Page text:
In 2014 we will be commemorating the centenary of the First World War. This event will generate new interest in historic material relating to such a significant part of our history. JISC has funded work to explore what teachers and researchers will require so they can reinterpret this huge event from a 21st Century perspective. You can read more in a new report called Digital Content for the First World War which was undertaken by King’s College, London and makes recommendations about how valuable resources can be made digitally accessible.
JISC MediaHub provides access to many collections containing First World War material. Our previous ‘War Horse’ blog post focused on the important role horses played on the battlefront. In this blog post we are looking at how the war affected the everyday lives of ordinary people.
Hard times followed the onset of WWI and the government wanted to show the British people how they could contribute to the war effort. Food shortages became more common and rationing was eventually introduced.
The IWM (images) Collection contains a large number of propaganda posters distributed by the government to encourage the general public to save food; amongst many other initiatives.
The role of women began to change as men departed for the War in their tens of thousands . Many volunteered to serve as nurses at the Front and we are starting to learn more about their individual stories following the release of new material from the National Archives.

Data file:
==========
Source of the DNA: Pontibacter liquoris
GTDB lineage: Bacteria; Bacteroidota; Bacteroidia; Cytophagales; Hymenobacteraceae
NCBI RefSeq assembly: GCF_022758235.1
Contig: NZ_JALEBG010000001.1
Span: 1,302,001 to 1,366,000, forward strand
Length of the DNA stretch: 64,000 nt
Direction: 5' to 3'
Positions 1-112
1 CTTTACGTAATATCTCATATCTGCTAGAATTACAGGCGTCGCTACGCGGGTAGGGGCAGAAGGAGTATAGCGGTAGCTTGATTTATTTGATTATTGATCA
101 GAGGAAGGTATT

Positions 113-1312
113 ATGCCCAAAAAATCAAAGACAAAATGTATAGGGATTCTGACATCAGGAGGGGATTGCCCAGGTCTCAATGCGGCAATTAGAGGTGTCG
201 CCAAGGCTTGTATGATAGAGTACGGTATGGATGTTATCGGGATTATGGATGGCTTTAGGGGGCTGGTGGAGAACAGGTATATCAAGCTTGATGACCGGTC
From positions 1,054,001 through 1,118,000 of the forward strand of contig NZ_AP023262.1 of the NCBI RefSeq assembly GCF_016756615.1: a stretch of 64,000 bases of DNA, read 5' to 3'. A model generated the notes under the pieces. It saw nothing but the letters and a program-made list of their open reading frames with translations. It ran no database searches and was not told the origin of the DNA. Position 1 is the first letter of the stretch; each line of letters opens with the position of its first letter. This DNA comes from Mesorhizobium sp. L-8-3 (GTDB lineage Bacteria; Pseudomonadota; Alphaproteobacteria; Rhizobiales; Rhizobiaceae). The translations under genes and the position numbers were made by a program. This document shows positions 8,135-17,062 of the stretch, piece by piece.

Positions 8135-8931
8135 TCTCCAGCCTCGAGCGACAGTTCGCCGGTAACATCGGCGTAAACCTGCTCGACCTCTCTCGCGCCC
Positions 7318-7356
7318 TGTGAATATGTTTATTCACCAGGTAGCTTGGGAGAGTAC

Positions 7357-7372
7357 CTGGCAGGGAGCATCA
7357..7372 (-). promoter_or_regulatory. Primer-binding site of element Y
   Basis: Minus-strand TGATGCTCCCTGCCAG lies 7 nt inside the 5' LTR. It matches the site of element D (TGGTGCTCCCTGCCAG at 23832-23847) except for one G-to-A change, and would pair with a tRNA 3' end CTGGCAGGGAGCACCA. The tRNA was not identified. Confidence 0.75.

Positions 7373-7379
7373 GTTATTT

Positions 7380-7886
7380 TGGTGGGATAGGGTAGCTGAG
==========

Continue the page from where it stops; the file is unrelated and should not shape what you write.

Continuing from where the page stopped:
Many more women came forward to take over industrial and agricultural jobs which helped keep the economy running. This interesting clip from Gaumont Graphic Newsreel shows a ‘ Women Workers Procession’ in London which was held by the Women’s Social and Political Union to recruit women into munitions work. Mrs Pankhurst and Lloyd George were key to the organisation of this event.
The Great War left its mark on almost every community in the land. Even those living in the far corners of Britain found their lives were changed irrevocably by events played out far from home. The North Highland College Johnston Collection gives us a unique insight into social change happening around Wick; a coastal town in the top North East corner of Scotland.
This parade was probably part of a recruiting march taking place throughout the county for one of the Seaforth battallions.
Meanwhile the everyday business of the town had to carry on:
and despite the gravity of the war situation there were still opportunities to have some fun……
Among the treasures of this collection are many studio photographs of men who were about to join the fighting. These photographs would become precious mementoes as families faced an uncertain future. Here a soldier holds his young daughter in a surprisingly informal shot; we can only begin to wonder what their thoughts would have been at such a time.